Above you can see the "fetch origin" button. After clicking it, you may see "pull origin" like the lower screenshot.
The "pull origin" button is indicating that there is 1 change waiting to be pulled, so click that button!
2. Make some changes
Open up any file in the repository in a plain text editor, which means NOT in Microsoft Word. Many computers come with Notepad or TextEditor, which will work beautifully. Once you have opened the file, go ahead and type something! You could change a line, or add your name to the top, it doesn't matter. Save the file.
Now go look in your GitHub Desktop application. Do you see your changes?
3. Review, commit, and push!
Whenever you are done working for the day, you will want to open GitHub Desktop and review the things you have worked on. You can click on a file to view your changes.
If you're not happy with what you did, right click the file and select "discard changes." The file will be reset to the way it used to look before you made any changes. You'll probably want to do this right now to undo the changes you made in the previous step.
If you're happy with how everything looks, write a little message in the lower left area to help you remember what you worked on. "Added newspaper articles" or "fixed date errors in government documents," for example. Click the "commit" button.
Now, this is the trickiest part.....click "push origin" on the upper right! It's easy to forget this step, but it's one of the most important ones, because when you push your changes, you make them available for everybody else to see, including yourself on different computers.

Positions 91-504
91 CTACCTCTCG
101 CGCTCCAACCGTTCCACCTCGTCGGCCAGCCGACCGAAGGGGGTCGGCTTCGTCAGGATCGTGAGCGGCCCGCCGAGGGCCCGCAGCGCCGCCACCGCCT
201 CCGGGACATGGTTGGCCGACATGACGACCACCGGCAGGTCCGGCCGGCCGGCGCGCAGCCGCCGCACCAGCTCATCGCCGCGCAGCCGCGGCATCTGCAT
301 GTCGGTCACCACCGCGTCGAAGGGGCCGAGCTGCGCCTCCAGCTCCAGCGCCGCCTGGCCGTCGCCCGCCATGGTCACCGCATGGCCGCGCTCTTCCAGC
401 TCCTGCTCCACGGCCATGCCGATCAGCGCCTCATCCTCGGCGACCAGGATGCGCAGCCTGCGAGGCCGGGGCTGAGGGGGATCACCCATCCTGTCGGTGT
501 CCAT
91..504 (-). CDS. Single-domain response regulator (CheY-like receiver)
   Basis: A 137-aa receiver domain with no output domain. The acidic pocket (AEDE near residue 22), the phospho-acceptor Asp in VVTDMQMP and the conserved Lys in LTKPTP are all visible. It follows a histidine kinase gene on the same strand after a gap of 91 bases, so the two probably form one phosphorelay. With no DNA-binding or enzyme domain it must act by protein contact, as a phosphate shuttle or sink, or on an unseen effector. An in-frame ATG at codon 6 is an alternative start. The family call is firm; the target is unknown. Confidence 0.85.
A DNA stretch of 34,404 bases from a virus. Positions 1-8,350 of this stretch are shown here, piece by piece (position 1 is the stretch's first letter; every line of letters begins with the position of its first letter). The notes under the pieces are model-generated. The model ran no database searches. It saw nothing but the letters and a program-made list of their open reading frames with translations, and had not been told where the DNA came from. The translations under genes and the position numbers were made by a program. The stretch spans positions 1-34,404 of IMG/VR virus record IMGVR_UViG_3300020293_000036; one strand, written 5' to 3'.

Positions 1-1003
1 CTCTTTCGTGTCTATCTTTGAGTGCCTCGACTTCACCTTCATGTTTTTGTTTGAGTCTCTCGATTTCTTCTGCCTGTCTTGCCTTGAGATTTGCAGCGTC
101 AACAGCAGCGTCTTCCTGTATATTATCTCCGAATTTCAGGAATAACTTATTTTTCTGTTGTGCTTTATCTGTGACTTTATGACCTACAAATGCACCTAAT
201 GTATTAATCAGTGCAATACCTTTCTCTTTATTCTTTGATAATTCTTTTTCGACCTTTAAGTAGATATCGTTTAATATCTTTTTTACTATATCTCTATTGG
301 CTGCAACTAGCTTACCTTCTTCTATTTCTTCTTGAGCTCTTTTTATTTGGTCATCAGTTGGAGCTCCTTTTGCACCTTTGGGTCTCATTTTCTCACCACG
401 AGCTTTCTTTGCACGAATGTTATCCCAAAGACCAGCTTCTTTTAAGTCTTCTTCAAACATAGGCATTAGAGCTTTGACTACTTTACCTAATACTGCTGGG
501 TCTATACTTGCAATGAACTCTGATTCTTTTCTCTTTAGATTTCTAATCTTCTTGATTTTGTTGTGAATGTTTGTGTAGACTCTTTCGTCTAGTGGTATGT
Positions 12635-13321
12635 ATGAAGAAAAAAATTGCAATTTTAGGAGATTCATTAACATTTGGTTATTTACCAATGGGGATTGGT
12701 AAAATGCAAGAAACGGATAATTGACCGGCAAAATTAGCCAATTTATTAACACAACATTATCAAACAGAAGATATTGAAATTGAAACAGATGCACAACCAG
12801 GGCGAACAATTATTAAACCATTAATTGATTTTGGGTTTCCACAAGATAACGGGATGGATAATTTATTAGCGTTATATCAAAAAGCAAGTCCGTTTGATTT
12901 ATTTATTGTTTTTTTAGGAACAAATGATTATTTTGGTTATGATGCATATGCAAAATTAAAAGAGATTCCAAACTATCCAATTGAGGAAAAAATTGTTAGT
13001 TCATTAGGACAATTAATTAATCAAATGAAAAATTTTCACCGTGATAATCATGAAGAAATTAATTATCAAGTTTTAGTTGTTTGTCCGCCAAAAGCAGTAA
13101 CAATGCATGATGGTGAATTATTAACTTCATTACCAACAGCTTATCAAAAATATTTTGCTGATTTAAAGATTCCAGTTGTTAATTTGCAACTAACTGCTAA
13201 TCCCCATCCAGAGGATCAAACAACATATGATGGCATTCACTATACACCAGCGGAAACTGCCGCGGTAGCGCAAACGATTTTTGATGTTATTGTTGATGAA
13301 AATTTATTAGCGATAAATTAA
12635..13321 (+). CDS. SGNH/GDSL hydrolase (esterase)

Try to get in the habit each day --
When you work on a large digital project with lots of other people, keeping track of what everybody should be working on is very important. Each project handles this a little differently and a CDRH staff member will help you with this step. Still, sometimes when there are lots of people working at the same time, two people may edit the same file around the same time. When this happens Git doesn't know what it should do to combine the changes. Conflicts require a person to look at the two changes and figure out how to make them work together. If you ever push or pull and get messages about conflicts, please ask a CDRH staff member for help and we will show you how to review the file with the conflict. Conflicts are usually very simple to resolve, so do not worry!
At this point, you know the basics of version control that you will need to start working on a project! Please let a CDRH staff member know if you have any questions or problems. Thanks for working with us. We are excited to have you on the team :)